As we’ve discussed before, the best autoclave procedure for running liquid loads is trickier than just loading up the autoclave and choosing the “liquid cycle.” Follow these four rules and you’ll largely avoid trashing your autoclave chamber, plumbing, and drain while losing your liquids to evaporation, boil over, or burst bottles:
1. Never fill the bottles more than half way
With containers bigger than 1L, you can consider going over 50%, but never do so for LB agar, and think twice before reducing the headspace when processing other agars, broths, or growth media. Never, ever, ever fill any container more than 75%; always assume you’ll get at least ~20% boil up.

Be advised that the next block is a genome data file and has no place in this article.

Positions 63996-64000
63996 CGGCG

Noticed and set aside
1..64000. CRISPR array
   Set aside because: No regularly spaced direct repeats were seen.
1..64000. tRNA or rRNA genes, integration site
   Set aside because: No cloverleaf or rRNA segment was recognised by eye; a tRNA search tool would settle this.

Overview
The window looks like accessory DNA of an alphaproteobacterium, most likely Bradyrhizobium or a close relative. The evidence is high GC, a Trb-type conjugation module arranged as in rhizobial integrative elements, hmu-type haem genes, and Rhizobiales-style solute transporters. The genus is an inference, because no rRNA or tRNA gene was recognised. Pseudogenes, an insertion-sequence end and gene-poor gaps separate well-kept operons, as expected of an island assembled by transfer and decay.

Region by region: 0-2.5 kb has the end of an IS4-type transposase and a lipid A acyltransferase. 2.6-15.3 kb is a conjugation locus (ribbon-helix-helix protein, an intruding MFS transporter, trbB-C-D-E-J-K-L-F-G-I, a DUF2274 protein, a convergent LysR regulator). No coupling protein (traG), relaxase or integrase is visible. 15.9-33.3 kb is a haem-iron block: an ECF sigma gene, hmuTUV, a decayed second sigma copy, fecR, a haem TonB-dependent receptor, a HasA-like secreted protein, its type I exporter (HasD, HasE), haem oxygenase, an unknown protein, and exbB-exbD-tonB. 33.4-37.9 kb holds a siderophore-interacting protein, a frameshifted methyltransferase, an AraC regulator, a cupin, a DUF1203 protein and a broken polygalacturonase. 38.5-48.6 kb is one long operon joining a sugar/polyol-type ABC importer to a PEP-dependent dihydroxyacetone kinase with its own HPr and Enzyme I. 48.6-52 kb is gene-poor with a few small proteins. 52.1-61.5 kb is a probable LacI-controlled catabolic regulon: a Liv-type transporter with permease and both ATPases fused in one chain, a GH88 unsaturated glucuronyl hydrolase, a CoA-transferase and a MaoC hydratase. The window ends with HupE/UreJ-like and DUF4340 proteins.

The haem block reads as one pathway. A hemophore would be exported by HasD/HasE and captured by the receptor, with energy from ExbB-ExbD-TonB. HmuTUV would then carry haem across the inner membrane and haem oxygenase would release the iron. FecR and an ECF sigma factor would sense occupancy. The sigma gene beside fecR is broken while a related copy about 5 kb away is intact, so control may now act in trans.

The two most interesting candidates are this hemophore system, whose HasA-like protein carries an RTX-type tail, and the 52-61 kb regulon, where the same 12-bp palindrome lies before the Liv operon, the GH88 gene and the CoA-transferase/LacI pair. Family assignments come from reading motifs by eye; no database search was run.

2. Always use a tray!
Some days you will mess up, or the barometric pressure will be especially high, or the autoclave vent will stick, or there will be a power surge, or … whatever. It’s very easy to dump out and rinse a tray, and very, very hard to clean an autoclave’s internal plumbing.
3. Always put at least .25″ of water in that tray
Water absorbs and releases heat more slowly than air or steam; having your bottles rest in a water bath acts as a buffer and smooths out your temperature and pressure ramps. Added bonus: If a flask does overflow or burst, media diluted in a water bath cleans up very easily.
4. Best autoclave procedure: Assume the worst will happen
Run every load with the assumption that every bottle will, somehow, both boil over and burst: Make sure your tray is deep enough to accommodate the water bath, all of the liquid from all of the flasks, and all of the broken glass without overflowing.